Thus, with a few verbs such as these, the meaning differences do matter.

Professional Teacher at Amazing Grace School
I also agree with you Dianna and KR. We just don't teach the grammatical structure but also giving an opportunity to ESL learners understand the grammatical function as well. As a result, they are more confident to use the language.

Lecturer of English at The State Islamic University Sunan Ampel Surabaya
To simplify the matter, usually I explain the differences this way. When the verbs (such as, remember, forget, stop, etc) are followed by V-ing, it implies that the action (expressed by the V-ing) happened before remembering, forgetting, stopping, etc. E.g. I stopped reading when she arrived. It implies that the activity of reading had been happening before I stopped it. But, when the verbs are followed by to-V, it implies that action (expressed by to-V) happens after remembering, forgetting, stopping, etc. E.g. "I stopped to get some drink" means that I stopped doing activity, such as driving for example, in order to get some drink.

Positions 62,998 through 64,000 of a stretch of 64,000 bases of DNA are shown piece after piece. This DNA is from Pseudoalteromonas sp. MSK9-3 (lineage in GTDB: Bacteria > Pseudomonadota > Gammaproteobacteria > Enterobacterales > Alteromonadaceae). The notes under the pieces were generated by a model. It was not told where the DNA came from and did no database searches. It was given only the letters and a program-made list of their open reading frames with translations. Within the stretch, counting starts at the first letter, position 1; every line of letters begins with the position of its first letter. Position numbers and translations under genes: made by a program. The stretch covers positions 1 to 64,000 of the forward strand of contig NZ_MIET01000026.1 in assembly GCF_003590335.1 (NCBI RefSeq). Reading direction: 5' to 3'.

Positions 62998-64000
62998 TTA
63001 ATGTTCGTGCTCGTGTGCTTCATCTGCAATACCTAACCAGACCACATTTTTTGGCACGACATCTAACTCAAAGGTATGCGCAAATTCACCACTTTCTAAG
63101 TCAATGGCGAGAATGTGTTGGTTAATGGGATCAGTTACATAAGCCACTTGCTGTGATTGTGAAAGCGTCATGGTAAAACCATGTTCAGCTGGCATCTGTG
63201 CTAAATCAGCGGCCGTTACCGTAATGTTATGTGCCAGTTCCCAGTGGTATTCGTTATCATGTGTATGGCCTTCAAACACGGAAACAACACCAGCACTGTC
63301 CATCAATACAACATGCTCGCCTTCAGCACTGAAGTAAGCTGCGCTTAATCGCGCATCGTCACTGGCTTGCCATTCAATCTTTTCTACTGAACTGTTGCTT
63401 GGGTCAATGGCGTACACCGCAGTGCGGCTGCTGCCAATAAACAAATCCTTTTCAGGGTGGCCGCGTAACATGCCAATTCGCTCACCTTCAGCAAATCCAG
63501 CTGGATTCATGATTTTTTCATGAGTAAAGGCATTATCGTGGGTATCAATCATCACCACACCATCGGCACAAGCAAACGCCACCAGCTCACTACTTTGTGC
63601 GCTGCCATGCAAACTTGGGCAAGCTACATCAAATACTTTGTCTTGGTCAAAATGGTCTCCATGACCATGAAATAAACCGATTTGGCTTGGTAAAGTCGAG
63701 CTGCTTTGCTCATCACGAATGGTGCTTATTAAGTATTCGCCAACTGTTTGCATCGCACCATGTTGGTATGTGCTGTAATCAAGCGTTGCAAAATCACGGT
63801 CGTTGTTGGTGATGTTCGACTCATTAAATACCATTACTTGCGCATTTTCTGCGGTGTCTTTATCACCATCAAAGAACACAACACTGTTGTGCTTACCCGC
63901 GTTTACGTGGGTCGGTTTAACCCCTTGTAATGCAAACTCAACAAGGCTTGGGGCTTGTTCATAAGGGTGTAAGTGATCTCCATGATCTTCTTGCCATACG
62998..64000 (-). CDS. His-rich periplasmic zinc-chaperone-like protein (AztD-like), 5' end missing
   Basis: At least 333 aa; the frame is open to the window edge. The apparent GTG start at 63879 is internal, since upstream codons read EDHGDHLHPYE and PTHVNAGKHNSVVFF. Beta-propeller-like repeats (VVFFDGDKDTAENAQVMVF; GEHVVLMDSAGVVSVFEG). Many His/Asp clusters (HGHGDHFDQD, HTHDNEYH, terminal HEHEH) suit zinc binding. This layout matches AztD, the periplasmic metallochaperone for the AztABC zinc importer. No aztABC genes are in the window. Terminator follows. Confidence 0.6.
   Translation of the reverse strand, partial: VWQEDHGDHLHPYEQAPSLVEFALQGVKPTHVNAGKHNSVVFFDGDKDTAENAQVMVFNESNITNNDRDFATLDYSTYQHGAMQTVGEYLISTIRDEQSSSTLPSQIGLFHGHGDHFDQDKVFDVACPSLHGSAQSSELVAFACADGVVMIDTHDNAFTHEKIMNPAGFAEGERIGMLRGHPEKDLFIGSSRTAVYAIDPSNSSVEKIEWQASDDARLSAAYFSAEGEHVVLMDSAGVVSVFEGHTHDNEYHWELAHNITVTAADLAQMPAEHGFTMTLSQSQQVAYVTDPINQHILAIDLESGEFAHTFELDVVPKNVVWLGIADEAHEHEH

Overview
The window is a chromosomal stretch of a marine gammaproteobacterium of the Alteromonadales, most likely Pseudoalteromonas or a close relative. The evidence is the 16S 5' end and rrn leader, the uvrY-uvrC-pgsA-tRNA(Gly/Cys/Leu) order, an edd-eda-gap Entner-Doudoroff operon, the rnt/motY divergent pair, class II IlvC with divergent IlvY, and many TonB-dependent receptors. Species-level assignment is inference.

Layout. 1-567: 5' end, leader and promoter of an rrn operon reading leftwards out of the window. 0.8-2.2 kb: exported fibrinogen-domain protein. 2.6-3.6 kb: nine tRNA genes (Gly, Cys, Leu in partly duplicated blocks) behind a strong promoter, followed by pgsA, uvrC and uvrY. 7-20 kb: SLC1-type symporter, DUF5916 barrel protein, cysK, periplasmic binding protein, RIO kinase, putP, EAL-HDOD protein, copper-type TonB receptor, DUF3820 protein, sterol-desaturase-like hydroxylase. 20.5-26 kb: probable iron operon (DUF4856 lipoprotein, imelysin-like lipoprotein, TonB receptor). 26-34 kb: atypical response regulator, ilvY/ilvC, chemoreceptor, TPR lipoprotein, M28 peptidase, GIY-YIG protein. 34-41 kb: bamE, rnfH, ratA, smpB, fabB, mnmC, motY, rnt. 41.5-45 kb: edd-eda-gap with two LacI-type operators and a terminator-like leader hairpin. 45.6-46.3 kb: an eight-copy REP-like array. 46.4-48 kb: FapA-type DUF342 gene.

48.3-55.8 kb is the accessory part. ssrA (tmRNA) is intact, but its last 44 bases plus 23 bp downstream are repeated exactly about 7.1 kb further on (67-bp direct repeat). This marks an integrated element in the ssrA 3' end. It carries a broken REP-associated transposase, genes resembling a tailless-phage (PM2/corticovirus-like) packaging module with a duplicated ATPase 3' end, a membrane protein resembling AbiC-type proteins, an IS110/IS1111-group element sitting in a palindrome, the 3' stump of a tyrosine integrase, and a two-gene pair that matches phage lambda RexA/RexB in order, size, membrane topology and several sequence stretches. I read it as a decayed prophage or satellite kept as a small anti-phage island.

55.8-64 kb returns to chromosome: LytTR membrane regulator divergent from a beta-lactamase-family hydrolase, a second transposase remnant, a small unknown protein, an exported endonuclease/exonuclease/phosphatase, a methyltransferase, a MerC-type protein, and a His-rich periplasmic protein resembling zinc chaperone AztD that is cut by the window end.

Dianna HenshawAnna A. and 2 others like this

Me

The second verb as ‘-ing’ and ‘to-infinitive’
• Both may be used without any difference in meaning after begin, start, continue
He began to read/reading. He started to work/working. He continued to walk/walking

Only these verbs can be used as to-infinitives: know, realise, think, understand
I began to realise mistake. She continued to think about the refugee problem.
Gradually I began to understand the problem.

• A to-infinitive is more common than an –ing after attempt, intend, can’t bear
Don’t attempt to lift the bag by yourself. I don’t intend to leave soon.
I can’t bear to see my daughter crying.

• I tried sleeping without a pillow for a week. (experimented)
He tried to sleep but without success. (attempted)

• I propose to play for West Bengal. (intend)
I propose waiting till the police get here. (suggest)

• I meant to ring you but forgot. (intended)
I shall get at the truth even if it means antagonising my superior. (involves)

• I used to smoke. = I don’t smoke now.
I’m used to standing in queues.= I’m in the habit of standing in queues.